Sometimes "niche" is as naughty a word as some of the colorful language that can be heard up and down high school hallways.
Every storyteller needs to know who they are as a teller, and once we get over the shock of hearing the word "niche", then it is time to explore what it means to us. . .before we look like fools.
1. What is my niche?
If you answered "everything", then think again. You could be one of those curious people who love any subject or story that you hear. However, a sponsor asks "What kind of stories do you tell?" and expects to hear some specifics. They want to know that they can count on you as an expert to match their intended theme.
You may have more than one niche, though in the beginning there is less stress as a performing artist and as a business owner when you have one.
Remember that each niche requires its own press kit and marketing plan. Michael Port, the author of Book Yourself Solid, has urged people to have a full schedule of appointments and presentations in one niche before you add another niche.
2. I still cannot figure out my niche. Now what?
Breathe. It is perfectly natural to be confused. We are always questioning ourselves.
Here are some hints to guide you--
- What types of stories/programs do you already offer? What other types of stories/programs would you like to offer?
- What audiences do I tend to attract? What audiences do I wish I could attract?
Ideally, niches delve into your passion and energy for the subject. Sometimes niches develop because you receive the same requests from various sponsors. They usually start the conversation with, "You are the person who tells ____________ kind of stories."
3. How do I find the right words to describe my niche?
There are three areas that inspire how to say what your niche entails to others--
Though you could say "I tell ghost stories" or "I tell Appalachian ballads", this is not as strong as if you said, "I tell ghost stories to adult in order to scare their socks off." Now you have topic, audience, and result. Your name would buzz around as "the storyteller" for this kind of program.
There is a warning about result-inspired niches. The teller can only do so much to inspire their audience to "scare their socks off" or whatever kind of result chosen. The audience members will take what they will when the actual telling takes place. However, if the sponsor realizes that your intention is for the majority of the audience to react or respond a certain way due to the stories you share, then the sponsor may be more likely to hire you.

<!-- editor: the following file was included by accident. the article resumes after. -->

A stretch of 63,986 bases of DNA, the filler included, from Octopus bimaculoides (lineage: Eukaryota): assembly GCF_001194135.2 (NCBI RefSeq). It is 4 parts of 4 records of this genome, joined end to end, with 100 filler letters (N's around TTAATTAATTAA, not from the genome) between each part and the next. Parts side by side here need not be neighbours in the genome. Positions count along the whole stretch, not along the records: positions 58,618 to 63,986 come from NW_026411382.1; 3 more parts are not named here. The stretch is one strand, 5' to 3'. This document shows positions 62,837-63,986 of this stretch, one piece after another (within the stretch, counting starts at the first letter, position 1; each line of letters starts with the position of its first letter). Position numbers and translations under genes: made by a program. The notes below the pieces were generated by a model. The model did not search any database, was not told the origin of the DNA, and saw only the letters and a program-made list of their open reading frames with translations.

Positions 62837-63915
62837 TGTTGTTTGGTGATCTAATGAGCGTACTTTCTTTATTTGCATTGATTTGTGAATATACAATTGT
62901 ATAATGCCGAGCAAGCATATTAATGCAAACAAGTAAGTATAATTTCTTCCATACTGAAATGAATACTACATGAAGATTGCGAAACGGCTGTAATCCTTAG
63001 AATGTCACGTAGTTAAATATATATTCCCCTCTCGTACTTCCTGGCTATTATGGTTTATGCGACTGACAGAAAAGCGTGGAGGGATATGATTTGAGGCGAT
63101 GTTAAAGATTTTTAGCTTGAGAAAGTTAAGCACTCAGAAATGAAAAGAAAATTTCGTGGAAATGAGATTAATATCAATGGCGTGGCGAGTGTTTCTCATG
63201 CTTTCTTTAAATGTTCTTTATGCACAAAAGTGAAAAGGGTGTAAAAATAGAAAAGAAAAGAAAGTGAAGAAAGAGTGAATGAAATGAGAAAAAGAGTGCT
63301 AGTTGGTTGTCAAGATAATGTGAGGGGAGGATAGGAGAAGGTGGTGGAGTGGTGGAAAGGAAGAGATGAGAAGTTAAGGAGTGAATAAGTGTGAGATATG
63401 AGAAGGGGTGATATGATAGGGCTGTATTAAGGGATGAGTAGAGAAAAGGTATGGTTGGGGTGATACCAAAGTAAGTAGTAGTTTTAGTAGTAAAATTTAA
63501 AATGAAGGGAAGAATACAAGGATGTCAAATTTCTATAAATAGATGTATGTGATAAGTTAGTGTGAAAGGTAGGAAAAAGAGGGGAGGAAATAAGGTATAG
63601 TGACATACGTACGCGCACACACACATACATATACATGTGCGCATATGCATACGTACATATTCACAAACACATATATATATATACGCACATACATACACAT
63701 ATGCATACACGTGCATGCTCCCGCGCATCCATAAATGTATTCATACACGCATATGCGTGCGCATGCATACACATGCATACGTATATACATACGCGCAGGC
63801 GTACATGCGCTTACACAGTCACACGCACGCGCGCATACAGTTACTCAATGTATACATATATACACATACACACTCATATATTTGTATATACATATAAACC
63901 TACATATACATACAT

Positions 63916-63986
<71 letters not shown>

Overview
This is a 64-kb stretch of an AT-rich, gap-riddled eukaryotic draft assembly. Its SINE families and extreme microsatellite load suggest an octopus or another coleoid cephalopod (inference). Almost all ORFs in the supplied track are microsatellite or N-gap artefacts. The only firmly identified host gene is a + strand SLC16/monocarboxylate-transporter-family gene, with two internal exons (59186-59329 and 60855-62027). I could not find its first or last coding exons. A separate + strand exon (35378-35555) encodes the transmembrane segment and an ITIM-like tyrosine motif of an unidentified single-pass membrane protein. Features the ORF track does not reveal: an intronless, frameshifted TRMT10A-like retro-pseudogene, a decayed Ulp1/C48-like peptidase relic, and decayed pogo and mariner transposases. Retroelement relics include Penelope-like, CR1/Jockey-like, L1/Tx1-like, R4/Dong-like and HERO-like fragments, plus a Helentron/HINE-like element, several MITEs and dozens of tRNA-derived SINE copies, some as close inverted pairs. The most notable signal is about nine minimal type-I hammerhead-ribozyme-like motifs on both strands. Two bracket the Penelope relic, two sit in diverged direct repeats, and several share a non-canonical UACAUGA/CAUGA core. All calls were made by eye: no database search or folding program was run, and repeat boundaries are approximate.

The danger is when we seem to guarantee certain results and then we fall short. We must always exceed the expectations of the sponsors.
The T.A.R. way to discover your niche can also work the opposite way. What topics, audiences, or results do you not want?
I would never recommend myself as someone who "tells ghost stories to adult in order to scare their socks off". However if someone wanted a safe yet entertaining environment to address family social concerns to middle school to college students through storytelling, then I would say, "Yes, I am an expert in that area."
At times, I wish I had a list of every storyteller in the world with their corresponding niche next to their name. Then, when I get a call or email asking for stories or programs that I do not share, then I could pass along contact information.
Perhaps this is a trick we play on ourselves as a storytelling community. What if we shared our niches with each other so to create one huge database?
In the meantime, let us focus on ourselves as individuals and encourage our friends to do likewise.
In time, "niche" will not be such a naughty word after all.
Until we tell again,
Former Co-Chair of Youth, Educators, and Storytellers Alliance
Tel: (801) 870-5799
How-To Blog: http://storytellingadventures.blogspot.comPerformance Blog: http://familyfamine.blogspot.com
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